With the decline of formalism and its predilection for Old English poetry, Old English prose is leaving the periphery and moving into the center of literary and cultural discussion. The extensive corpus of Old English prose lends many texts of various kinds to the current debates over literary theory and its multiple manifestations. The purpose of this collection is to assist the growing interest in Old English prose by providing essays that help establish the foundations for considered study and offer models and examples of special studies. Both retrospective and current in its examples, this collection can serve as a "first book" for an introduction to study, particularly suitable for courses that seek to entertain such issues as authorship, texts and textuality, source criticism, genre, and forms of historical criticism as a significant part of a broad, cultural teaching (and research) plan.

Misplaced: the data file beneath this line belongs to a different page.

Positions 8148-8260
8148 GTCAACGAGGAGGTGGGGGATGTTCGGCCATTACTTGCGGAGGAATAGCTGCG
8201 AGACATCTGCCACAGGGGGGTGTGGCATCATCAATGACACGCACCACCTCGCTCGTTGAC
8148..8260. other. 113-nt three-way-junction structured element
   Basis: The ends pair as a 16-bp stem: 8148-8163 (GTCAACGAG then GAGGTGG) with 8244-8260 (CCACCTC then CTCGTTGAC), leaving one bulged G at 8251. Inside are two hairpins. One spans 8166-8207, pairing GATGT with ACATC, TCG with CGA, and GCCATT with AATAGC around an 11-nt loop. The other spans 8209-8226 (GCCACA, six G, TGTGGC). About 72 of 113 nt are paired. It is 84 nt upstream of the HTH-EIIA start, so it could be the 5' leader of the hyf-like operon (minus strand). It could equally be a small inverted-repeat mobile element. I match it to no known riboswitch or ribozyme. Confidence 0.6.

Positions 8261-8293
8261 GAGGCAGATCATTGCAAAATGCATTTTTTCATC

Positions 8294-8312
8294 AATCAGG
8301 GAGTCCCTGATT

chapter |44 pages

The Chronology of Ælfric's Works 1

ByPeter Clemoes

chapter |48 pages

Homiliaries and Preaching in Anglo-Saxon England

ByMary Clayton

chapter |29 pages

The Myth of Circe in King Alfred's Boethius *

ByKlaus Grinda

chapter |19 pages

Alfred and Ælfric: A Study of Two Prefaces

ByBernard F. Huppé

chapter |23 pages

Ælfric's Saints' Lives and the Problem of Miracles

ByM.R. Godden

chapter |15 pages

Ælfric's Use of Etymologies

ByJoyce Hill

chapter |12 pages

Ælfric, the Prose Vision, and the Dream of the Rood

ByPaul E. Szarmach

chapter |14 pages

The Notice on Marina (7 July) and Passiones S. Margaritae

ByJ.E. Cross

chapter |29 pages

The English Saints Remembered in Old English Anonymous Homilies

ByJane Roberts